Andrew Kettler received his doctorate from the History Department at the University of South Carolina in May of 2017 for his dissertation, "Odor and Power in the Americas: Olfactory Consciousness from Columbus to Emancipation." His research and teaching concentration is on North American Cultural History, the Atlantic World, and the History of Slavery. Prior to entering the Graduate School at South Carolina, Andrew received his M.A. in History from the University of Nebraska-Omaha for his thesis, “The Deconstruction of European Odorphobia on the Sensory Border of the American Frontier.” He continues to research the use of olfactory language in the making of racial, class, and gendered metaphors that were used to assert forms of state, religious, and patriarchal power during the Enlightenment. Andrew has recently published some of these original findings in Senses and Society and the Journal of American Studies. He has also published numerous book reviews, and will shortly publish two chapters within upcoming edited collections. In recent years, Andrew has presented at numerous academic conferences including: the Popular Culture Association, the British Association for American Studies, the History of Science Society, the Southern Historical Association, and the American Comparative Literature Association. His research has been funded through an Atkinson-Wyatt Fellowship, a Ceny Walker Fellowship, and a Wilfred and Rebecca Calcott Award. During the 2016-2017 academic year, Andrew completed graduate research and writing using funding provided from the Bilinski Educational Foundation.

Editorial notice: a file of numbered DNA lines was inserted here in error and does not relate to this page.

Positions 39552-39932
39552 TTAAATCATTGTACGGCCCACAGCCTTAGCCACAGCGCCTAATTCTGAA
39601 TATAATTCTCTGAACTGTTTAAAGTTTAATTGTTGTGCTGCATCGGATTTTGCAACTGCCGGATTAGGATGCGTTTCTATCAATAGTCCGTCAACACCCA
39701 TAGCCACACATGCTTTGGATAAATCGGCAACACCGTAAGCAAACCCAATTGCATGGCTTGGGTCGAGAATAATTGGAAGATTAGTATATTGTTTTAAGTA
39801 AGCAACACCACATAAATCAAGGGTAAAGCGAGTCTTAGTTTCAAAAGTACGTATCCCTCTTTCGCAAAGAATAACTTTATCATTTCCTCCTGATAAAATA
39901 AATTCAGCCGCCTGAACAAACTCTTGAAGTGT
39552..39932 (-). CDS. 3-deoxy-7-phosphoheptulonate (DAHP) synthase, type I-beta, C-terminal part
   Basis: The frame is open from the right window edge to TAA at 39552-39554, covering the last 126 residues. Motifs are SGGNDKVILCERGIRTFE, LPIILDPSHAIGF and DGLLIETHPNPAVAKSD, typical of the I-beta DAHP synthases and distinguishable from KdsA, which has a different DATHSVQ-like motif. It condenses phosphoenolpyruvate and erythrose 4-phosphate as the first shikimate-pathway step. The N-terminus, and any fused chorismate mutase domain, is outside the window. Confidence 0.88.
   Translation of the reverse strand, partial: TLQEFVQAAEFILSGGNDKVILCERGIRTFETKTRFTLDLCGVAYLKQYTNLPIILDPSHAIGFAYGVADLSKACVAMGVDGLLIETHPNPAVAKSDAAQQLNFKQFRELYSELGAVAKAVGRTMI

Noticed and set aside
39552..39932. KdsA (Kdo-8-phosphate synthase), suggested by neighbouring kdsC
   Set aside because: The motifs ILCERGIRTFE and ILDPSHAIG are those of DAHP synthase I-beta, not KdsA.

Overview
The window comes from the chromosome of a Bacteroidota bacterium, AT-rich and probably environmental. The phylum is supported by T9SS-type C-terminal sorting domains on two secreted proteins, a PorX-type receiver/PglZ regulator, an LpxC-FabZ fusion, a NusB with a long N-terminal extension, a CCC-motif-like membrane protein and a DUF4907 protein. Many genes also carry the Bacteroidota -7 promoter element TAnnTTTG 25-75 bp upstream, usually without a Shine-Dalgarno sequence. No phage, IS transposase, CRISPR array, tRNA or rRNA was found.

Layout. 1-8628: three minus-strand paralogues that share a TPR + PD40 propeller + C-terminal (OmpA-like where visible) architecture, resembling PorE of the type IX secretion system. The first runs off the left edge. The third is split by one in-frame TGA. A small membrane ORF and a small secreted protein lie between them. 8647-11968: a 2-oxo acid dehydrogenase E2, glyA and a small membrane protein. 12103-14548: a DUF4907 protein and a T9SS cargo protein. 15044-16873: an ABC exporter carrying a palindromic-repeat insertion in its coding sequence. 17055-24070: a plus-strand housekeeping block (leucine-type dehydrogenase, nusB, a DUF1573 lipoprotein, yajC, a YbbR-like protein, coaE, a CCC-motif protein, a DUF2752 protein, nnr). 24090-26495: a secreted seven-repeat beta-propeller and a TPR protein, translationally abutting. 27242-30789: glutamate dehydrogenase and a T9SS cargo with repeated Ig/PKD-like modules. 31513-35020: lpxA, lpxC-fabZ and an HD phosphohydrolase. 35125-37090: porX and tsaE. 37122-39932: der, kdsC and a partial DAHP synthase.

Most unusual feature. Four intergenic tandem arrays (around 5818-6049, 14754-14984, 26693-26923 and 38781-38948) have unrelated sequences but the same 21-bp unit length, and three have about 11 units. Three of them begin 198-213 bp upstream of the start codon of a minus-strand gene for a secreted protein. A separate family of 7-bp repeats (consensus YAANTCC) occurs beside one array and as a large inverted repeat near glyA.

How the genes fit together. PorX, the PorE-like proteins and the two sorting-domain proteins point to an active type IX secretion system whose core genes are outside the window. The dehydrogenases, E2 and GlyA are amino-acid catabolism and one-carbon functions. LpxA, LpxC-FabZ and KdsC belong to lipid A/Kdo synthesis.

- Phd, University of South Carolina
- MA, University of Nebraska-Omaha